By Cat MacLennan*
The National Party's current difficulties can be summed up in one word: culture.
National has never renounced Dirty Politics and, until it does, it will not be able to draw a line under the past and move to a more constructive future.
Journalist Nicky Hager's 2014 book Dirty Politics: How attack politics is poisoning New Zealand's political environment, exposed the shadowy and negative operations behind then-Prime Minister and National Party leader John Key's smiling public face of the party.
Key never publicly disowned those tactics or their practitioners, and neither did subsequent National leaders Bill English and Simon Bridges. National has continued to run attack advertisements, including graphs drawn to different scales, misleadingly-presented figures, and suggestions that Labour and Green Party policies are one and the same.
Current leader Todd Muller said when he assumed the helm of the party that he was not "interested in opposition for opposition's sake. We're all tired of that kind of politics." Those were laudable words, but in the six weeks since then, Muller has rapidly reverted to Bridges' barking-at-every-passing-car criticism of the government.
The National leader suggested - without any evidence - that community transmission of Covid-19 had returned, only days before attending a rugby match surrounded by other closely-packed spectators. He was not wearing a mask and the picture appeared to indicate that he was not actually concerned about community transmission.
He has also relentlessly criticised the government's pandemic response as "shambolic." Both of those actions have stoked fear among New Zealanders, who were already incredibly stressed by the events of 2020.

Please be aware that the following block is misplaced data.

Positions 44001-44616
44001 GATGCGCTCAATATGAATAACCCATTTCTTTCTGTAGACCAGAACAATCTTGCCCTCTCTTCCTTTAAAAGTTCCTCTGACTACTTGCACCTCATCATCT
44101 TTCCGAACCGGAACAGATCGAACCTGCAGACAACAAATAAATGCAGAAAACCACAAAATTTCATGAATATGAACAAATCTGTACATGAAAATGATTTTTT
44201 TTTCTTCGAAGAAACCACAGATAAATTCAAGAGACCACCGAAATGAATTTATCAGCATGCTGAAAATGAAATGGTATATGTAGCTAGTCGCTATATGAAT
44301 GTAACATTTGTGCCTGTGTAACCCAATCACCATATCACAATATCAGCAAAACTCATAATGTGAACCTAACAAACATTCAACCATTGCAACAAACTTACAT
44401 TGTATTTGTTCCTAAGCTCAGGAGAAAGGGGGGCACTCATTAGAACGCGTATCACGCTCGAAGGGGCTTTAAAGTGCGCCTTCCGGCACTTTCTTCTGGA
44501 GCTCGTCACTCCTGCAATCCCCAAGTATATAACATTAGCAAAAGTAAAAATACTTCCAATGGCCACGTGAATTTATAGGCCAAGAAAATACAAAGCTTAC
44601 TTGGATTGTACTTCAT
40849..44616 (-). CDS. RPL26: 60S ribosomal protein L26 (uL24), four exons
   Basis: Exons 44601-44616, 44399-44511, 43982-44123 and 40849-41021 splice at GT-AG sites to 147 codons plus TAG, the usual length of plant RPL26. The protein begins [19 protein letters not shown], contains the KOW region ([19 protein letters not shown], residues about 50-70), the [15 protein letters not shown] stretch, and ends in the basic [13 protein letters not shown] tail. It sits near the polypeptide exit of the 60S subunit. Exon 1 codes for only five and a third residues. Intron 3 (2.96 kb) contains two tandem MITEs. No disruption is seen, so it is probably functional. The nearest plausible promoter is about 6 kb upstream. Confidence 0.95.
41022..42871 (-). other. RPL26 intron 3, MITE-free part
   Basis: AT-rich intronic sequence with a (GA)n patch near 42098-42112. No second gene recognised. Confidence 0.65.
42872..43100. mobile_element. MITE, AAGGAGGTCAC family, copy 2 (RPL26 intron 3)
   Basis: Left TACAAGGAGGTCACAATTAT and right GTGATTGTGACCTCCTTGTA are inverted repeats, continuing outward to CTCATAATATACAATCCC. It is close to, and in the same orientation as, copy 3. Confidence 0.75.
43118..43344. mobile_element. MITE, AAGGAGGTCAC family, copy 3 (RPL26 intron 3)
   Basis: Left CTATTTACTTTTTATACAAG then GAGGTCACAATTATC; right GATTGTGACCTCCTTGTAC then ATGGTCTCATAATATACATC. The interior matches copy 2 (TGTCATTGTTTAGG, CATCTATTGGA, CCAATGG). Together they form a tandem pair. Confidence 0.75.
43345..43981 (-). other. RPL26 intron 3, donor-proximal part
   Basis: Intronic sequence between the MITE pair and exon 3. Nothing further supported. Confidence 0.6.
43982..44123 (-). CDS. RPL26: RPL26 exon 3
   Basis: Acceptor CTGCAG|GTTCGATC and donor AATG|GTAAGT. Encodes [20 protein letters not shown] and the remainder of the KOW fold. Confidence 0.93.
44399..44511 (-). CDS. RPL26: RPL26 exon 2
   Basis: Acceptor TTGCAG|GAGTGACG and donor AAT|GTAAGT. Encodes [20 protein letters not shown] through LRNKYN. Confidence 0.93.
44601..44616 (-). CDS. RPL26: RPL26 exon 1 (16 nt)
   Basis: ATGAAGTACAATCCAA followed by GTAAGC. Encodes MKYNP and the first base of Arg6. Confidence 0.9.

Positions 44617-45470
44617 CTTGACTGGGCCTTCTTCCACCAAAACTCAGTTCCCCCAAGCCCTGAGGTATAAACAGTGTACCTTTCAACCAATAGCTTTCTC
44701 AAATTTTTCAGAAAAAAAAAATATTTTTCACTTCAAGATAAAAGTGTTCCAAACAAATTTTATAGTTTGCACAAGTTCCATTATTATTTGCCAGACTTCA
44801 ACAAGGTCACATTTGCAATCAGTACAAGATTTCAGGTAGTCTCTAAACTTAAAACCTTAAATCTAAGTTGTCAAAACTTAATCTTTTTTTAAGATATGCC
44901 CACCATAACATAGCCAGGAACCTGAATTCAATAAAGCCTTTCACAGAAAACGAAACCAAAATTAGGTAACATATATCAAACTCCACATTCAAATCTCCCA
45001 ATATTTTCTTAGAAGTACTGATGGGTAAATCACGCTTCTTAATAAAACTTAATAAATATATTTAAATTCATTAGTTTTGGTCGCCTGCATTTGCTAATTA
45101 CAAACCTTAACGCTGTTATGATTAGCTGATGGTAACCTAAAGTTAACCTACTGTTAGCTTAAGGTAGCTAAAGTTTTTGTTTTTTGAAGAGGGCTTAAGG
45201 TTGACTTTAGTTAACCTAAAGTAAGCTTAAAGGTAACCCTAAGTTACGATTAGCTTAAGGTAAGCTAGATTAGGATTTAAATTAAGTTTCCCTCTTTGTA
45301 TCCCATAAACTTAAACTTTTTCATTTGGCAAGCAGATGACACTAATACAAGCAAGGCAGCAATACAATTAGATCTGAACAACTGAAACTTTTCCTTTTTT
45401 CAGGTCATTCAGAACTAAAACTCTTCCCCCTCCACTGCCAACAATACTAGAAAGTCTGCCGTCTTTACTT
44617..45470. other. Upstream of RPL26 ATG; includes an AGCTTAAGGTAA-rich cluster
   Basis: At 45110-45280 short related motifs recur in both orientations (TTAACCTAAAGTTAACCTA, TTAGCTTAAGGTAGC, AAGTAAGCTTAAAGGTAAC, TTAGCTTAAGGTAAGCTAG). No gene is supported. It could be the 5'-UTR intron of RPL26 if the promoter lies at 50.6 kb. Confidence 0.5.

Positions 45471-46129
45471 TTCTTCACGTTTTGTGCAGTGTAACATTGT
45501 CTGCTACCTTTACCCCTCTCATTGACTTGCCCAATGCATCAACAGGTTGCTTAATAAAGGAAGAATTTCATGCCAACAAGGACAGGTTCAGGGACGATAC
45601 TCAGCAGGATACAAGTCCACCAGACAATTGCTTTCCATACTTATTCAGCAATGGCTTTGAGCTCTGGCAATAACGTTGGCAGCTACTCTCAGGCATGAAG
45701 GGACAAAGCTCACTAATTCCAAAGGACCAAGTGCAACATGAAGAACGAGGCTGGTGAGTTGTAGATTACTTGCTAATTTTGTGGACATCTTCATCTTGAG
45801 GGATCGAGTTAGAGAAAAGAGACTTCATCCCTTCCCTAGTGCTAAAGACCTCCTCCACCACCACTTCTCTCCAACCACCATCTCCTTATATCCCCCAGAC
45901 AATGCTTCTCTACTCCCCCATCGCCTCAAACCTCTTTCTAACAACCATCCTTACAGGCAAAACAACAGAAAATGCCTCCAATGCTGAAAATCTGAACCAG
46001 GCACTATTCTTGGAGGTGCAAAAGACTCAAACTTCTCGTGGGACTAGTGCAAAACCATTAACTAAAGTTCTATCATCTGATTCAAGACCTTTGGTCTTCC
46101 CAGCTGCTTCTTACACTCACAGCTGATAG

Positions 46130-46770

That is bad enough - and not what the country requires at present - but the party's cultural problem is worse. Only five days after Muller became leader, it was reported that National had set up an intelligence unit to dig up dirt on its political opponents in the run-up to the 2020 election.
Subsequently, National's Health spokesperson Michael Woodhouse claimed that a homeless man had spent two weeks in a government-run isolation facility. Hundreds of thousands of dollars were spent on seeking to track down the man so that gaps in the system could be plugged, only for Woodhouse to ridicule the government for taking his claim seriously.
National's Clutha-Southland MP Hamish Walker earlier this month issued a press release claiming that up to 11,000 people returning to New Zealand from "India, Pakistan and Korea" could be quarantined in the lower South Island.
After an outcry over his racist language, Walker followed up by leaking the details of New Zealand's current Covid-19 patients to the media.
Outgoing Labour MP Clare Curran gave a valedictory media interview in which she disclosed her distress over a National debating trophy toilet seat with her picture emblazoned on it. Former National MP Jami-Lee Ross then revealed details of National's 8am strategy meetings at which MPs would discuss how to target and pressure Curran.
Muller is today moving against Walker. Good. He needed to.
But there is much more for National to do.
What is the party's purpose? Under Key, National's role was simply to be in government. Key had no higher aspiration than that.
Muller has said that what drives him is community.
"I believe in enterprise, reward for hard work, personal responsibility, and in the power of strong families and communities."
Muller's attempts to set out his vision are accompanied by pictures of an adoring wife and home baking.
But those images are at jarring dissonance with the strategies which some National MPs and party supporters clearly believe are still acceptable to National.
Current Deputy Leader Nikki Kaye says the party has a "moral obligation" to win the election. Listening to those words, it is difficult to avoid hearing an underlying subtext of "the ends justify the means."
Combined with Muller's silence over the hounding of Curran and Woodhouse's destructive scaremongering over the border, it is not surprising that National's supporters are confused over what it stands for.
Muller should think back to Labour's time in opposition and its spectacular lack of success in targeting and digging up dirt on Key - including then-party president Mike Williams' trip to Australia to hunt for negative material. The party should learn from Labour's flawed strategy, rather than repeating it.
The prime minister has made kindness her mantra. Imagine what this country could achieve if both major parties aspired to kindness.
Muller has the opportunity to do that. It is over to him.
*Cat MacLennan is a journalist, lawyer and researcher.